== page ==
Alaska News Nightly: November 14, 2007

The Senate take its time on the oil-tax bill. Plus, the Bush administration comes out against Don Young’s ANCSA land bills and an entangled humpback is freed in southeast. Those stories and more on tonight’s Alaska News Nightly, broadcast statewide on APRN stations.

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Senate takes it slow
Dave Donaldson, APRN – Juneau
The Senate Finance committee this morning got underway considering the details of the various elements of the oil tax bill that’s the subject of the special legislative session. The House passed its version of the bill Sunday night, but the legal paperwork took two days to get in a printed version for members and the public to look at. As the differences between the House and Senate versions appeared, critics saw the delay might not have been necessary.

Young’s ANCSA land bills get little support from the President

Joel Southern, APRN – Washington, DC
The Bush Administration gave the cold shoulder to several Alaska Native Claims Settlement Act land bills by Congressman Don Young at an ‘Alaska Day’ hearing today in Washington, D-C.

White House Science Advisor on the hot seat over climate change
Joel Southern, APRN – Washington, DC
President Bush’s top science advisor got caught between conflicting views about what’s causing climate change and what should be done about it when he testified before Ted Stevens and other members of the Senate Commerce Committee today. John Marburger director of the White House Office of Science and Technology, was there to defend how the federal government’s climate change science program is being run.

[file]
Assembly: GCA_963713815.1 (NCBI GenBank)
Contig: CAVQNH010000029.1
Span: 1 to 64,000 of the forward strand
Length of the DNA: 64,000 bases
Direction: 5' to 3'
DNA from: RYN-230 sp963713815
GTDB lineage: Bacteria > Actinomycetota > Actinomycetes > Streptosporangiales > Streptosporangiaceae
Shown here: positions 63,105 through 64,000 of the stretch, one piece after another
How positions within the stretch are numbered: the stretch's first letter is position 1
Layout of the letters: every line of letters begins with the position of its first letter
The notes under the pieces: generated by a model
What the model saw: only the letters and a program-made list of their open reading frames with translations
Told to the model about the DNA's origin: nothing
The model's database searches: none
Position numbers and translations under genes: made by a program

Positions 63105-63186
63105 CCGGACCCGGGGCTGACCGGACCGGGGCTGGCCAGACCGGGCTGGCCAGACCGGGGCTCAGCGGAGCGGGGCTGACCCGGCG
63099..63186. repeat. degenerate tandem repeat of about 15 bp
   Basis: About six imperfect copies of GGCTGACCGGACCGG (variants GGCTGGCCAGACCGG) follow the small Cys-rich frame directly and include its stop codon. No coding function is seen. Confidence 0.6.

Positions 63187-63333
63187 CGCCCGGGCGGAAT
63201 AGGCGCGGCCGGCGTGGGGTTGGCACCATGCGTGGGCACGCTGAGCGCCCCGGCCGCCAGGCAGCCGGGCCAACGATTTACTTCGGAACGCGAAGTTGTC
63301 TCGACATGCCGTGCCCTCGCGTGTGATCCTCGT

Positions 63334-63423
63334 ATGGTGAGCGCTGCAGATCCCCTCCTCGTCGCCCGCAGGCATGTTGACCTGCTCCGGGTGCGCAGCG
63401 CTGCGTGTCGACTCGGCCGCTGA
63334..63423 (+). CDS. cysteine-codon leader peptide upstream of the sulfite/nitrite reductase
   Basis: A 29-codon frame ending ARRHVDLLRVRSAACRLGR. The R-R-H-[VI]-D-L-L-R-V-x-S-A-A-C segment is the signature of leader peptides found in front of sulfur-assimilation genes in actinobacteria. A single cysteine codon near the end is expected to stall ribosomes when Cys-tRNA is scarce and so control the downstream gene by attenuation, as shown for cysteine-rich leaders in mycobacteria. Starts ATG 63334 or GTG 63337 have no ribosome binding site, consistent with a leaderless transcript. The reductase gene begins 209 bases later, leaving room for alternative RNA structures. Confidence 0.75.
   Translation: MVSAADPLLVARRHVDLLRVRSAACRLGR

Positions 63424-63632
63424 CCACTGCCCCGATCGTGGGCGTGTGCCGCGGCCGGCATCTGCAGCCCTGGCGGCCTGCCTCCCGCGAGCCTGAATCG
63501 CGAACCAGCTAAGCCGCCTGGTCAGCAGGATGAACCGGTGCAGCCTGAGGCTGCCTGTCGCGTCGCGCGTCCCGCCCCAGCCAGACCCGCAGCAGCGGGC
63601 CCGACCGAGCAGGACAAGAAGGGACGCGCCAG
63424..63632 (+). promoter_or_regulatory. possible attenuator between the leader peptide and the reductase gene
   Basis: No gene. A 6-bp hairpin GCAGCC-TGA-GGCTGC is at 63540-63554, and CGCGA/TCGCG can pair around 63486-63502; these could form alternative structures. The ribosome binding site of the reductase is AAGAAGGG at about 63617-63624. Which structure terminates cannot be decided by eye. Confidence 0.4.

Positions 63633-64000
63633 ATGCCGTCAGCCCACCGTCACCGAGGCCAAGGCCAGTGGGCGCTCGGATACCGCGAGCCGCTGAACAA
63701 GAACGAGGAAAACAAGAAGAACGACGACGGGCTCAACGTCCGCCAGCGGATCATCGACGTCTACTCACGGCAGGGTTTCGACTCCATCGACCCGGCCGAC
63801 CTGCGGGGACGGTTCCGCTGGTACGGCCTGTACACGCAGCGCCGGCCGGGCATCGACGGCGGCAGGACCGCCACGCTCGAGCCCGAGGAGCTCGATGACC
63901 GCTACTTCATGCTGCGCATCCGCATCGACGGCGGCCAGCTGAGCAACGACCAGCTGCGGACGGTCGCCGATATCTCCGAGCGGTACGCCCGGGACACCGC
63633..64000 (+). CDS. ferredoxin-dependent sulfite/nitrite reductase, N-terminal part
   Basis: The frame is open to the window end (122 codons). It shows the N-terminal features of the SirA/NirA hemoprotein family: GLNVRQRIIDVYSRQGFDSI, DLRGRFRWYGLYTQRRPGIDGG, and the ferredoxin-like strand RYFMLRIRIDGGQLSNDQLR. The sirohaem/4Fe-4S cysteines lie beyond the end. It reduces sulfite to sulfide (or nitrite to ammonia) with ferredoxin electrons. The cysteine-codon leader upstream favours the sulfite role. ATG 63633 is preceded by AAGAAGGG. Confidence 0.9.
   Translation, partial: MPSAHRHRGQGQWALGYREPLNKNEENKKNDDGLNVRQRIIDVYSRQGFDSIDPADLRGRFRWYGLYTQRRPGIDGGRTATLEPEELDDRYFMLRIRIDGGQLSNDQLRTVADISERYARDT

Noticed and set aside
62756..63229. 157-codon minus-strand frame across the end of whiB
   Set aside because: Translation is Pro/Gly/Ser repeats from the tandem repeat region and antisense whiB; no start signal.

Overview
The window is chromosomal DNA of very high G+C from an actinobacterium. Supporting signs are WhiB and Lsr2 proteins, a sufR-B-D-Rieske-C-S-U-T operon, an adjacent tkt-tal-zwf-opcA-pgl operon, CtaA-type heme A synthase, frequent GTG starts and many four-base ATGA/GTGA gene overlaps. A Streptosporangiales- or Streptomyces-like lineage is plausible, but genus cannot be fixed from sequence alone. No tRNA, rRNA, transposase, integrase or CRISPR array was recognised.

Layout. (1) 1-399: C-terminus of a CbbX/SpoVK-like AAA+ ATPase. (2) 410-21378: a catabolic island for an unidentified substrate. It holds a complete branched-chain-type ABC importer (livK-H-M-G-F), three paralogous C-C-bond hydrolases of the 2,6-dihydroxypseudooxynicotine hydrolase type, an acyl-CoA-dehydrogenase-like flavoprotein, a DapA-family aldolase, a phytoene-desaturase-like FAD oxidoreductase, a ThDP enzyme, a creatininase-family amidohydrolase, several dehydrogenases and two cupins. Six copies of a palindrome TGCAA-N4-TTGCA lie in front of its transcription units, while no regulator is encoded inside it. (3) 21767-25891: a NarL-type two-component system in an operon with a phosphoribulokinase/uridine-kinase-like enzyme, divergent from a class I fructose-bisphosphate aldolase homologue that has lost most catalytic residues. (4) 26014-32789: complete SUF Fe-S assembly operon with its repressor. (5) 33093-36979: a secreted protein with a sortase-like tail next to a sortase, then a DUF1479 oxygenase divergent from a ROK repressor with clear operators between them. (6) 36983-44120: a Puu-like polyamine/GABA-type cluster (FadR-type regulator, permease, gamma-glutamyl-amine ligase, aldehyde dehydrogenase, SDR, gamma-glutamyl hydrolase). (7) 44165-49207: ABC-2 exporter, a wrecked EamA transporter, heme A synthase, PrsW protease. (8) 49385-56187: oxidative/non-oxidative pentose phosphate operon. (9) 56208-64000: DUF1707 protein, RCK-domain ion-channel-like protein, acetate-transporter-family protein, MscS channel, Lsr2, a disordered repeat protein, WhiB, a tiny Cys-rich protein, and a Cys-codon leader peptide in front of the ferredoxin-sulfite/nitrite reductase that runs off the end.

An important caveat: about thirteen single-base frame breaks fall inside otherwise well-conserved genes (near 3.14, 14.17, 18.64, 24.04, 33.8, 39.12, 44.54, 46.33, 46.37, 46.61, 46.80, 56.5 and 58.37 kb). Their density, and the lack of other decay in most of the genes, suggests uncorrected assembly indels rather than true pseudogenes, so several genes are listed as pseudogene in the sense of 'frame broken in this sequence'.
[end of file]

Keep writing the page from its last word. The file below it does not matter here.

Global warming will raise state’s infrastructure costs
Dan Bross, KUAC – Fairbanks
Climate warming will add significantly to the cost of maintaining infrastructure in the State. That’s the message from Peter Larsen, an Anchorage economist who led the development of a University of Alaska Institute for Social and Economic Research model for how warming will impact Alaska’s roads, airports and other public buildings.

Little change in western Steller sea lion population
Casey Kelly, KMXT – Kodiak
The western population of Steller sea lions in Alaska has grown relatively little in the past three years. That’s according to new numbers released by the National Marine Fisheries Service this week. The agency will keep protections in place for the marine mammals, which have been on the endangered species list since 1997.

Invasive spieces take center stage in Fairbanks

Ben Markus & Dan Bross, KUAC – Fairbanks
The 2007 Alaska Invasive Species Conference was held yesterday in Fairbanks.

Humpback freed in Frederick Sound
Joe Viechnicki, KFSK – Petersburg
Local volunteers freed a small humpback whale entangled in some fishing gear in Frederick sound and the Wrangell narrows yesterday. Four Petersburg residents were out for most of the day trying to free the animal…and were able to cut it loose.